DOWNTOWN LOS ANGELES - It’s rare that homeless advocates and big business interests coalesce around the same politician. Outgoing Ninth District Councilwoman Jan Perry, who is termed out on July 1 after 12 years representing most of Downtown and South Los Angeles, was a rare exception.
That was a recurring theme during a nearly hour-long ceremony at City Hall on June 18 to honor Perry’s tenure as a council rep. She was praised by Skid Row housing providers, Downtown developers and community advocates from South L.A. and Little Tokyo, with soundtrack support from the USC marching band.
“To have the privilege to represent some of the finest people in the city of Los Angeles has meant the world to me,” a teary-eyed Perry said at the ceremony, which filled the council chambers to capacity.
During her tenure, she earned a reputation for leveraging big development projects to bring community benefits. That meant deals like helping the Wilshire Grand and labor officials negotiate a generous severance and benefits package for hotel workers in advance of the building’s demolition to make way for a new $1 billion complex.
While she supported major private development efforts, she also often negotiated for Community Redevelopment Agency revenues from Downtown-area projects to be spent on revitalization efforts in South Los Angeles.
That strategy of embracing Downtown growth in part to create jobs and economic opportunities elsewhere in her district was a shift from that of former rep Rita Walters.
“Her leadership was a sea change,” said Carol Schatz, president and CEO of the Central City Association. “ [Walters] pitted the southern end of the district against Downtown, a have and have-nots kind of thing. Jan saw the district as one, and in her efforts to help us bring investment, she wanted to see jobs also flow to the parts of the district that needed it.”
When Perry was elected in 2001, the revitalization of Downtown had begun, but it was still in its infancy. Staples Center, which Walters had strongly opposed, was completed in 1999, the same year that the city enacted the adaptive reuse ordinance that launched the housing renaissance in the Old Bank District.
Old Bank District developer Tom Gilmore relied on Perry during the construction and planning of his trio of apartment buildings at Fourth and Main streets as a guiding hand that helped the projects get key approvals.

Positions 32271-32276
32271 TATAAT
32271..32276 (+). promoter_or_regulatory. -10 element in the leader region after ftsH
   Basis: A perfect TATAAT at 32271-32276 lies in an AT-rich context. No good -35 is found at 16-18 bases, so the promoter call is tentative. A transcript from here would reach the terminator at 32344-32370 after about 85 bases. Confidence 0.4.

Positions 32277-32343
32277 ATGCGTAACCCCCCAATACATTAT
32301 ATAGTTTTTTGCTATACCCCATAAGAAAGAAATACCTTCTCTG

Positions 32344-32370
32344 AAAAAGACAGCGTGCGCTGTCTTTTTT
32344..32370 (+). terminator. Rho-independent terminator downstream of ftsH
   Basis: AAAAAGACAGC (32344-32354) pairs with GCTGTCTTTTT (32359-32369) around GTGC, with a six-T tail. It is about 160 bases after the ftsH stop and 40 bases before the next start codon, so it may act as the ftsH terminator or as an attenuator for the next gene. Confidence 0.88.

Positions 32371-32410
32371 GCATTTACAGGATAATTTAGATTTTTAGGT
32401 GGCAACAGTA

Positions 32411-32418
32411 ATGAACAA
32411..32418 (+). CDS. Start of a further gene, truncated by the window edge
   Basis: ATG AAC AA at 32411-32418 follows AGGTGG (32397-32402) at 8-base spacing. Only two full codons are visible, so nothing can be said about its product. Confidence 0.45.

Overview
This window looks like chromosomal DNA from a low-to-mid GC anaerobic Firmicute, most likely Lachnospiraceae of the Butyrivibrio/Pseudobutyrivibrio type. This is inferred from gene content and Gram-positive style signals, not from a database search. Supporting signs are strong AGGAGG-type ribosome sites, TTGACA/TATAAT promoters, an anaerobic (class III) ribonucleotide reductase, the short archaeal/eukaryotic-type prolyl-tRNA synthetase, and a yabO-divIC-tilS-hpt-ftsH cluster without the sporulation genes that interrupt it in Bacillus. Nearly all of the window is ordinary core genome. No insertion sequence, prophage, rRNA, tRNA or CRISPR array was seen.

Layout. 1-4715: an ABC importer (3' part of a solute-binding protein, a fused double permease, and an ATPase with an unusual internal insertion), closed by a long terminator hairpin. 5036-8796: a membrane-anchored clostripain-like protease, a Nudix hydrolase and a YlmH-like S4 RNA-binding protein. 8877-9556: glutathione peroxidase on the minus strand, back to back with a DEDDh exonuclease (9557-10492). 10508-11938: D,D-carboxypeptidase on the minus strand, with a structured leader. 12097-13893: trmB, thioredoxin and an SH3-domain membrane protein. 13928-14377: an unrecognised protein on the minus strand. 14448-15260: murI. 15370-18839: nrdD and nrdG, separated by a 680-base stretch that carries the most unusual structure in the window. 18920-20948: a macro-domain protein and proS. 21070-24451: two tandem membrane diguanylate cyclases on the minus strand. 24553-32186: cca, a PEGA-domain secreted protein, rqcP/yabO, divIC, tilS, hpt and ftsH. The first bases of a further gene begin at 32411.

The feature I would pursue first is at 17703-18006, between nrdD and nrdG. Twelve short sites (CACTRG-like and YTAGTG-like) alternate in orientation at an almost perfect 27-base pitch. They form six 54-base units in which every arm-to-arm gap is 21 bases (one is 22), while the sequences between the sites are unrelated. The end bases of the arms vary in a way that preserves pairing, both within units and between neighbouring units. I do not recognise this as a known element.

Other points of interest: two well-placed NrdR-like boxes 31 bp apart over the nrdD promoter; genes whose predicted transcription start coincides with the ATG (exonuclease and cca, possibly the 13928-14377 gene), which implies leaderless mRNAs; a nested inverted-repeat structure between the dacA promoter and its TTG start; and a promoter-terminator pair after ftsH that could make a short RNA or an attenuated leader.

“We needed to have a lot of interaction with the council office and Jan was perfectly suited to it because she was unique among council members in that she had a relationships with the business community and also a very active relationship with the homeless service providers and the affordable housing developers,” Gilmore said.
Skid Row to Bunker Hill
During Perry’s 12-year tenure, Downtown saw several major, transformative projects get completed. They include the Cathedral of Our Lady of the Angels, Walt Disney Concert Hall and L.A. Live.
Perry was engaged in the development of all three, but she told Los Angeles Downtown News last year that the project she was most proud of was the Downtown Women’s Center’s new home at Fifth and San Pedro streets. The facility allowed the nonprofit to double its capacity and house 71 formerly homeless women. Per a plan engineered by Perry, the city bought the DWC building (a former shoe factory that had been abandoned), then sold it to the DWC for $1.
“Jan has been an incredible leader,” said Mike Alvidrez, executive director Skid Row Housing Trust, another permanent supportive housing provider. Alvidrez has said that the organization often turned to Perry for help in aligning the various public resources that exist for homeless housing.
Since 2001, the Ninth District has gotten 5,000 new affordable housing units, including 1,200 units of permanent supportive housing in Skid Row alone, according to Perry’s office.
“She’s been our champion,” Alvidrez said.
In the Tuesday ceremony, supporters described her as a “fierce” and “tenacious” leader who was adept at completing projects.
“Jan was one of the most skilled people I know in City Hall in getting things done,” said Mayor-Elect Eric Garcetti.
Now that she’s termed out of City Hall, it’s uncertain what the future holds for Perry. So far, she hasn’t committed to a new job or initiative, she said.
Twelve years ago, Downtown stakeholders concentrated on nurturing investment and residential growth. Given the surge in the residential population, they were largely successful.
Going forward, Perry said the area’s key challenges will include maintaining a mixed-income housing balance, and continuing to make the urban core a more walkable place.
Looking back at her tenure in the council, Perry, who was quick to share the credit with her staff, said she was proud simply of the amount of work that got done across the district.
Among the projects was the South L.A. Wetlands, a nine-acre park funded in part by a voter-approved water bond that Perry authored. The city council voted on Tuesday to rename the park the Jan Perry Wetlands.
Despite her track record, Perry wasn’t always successful, but she said she had no regrets about her occasional defeats. Her most recent loss as a council representative came via the controversial redistricting process, during which most of Downtown was carved out of the Ninth District.
“I thought about every decision I made thoroughly and completely and when I lost, it was because I believed in my position,” she said.
Contact Ryan Vaillancourt at firstname.lastname@example.org.
©Los Angeles Downtown News.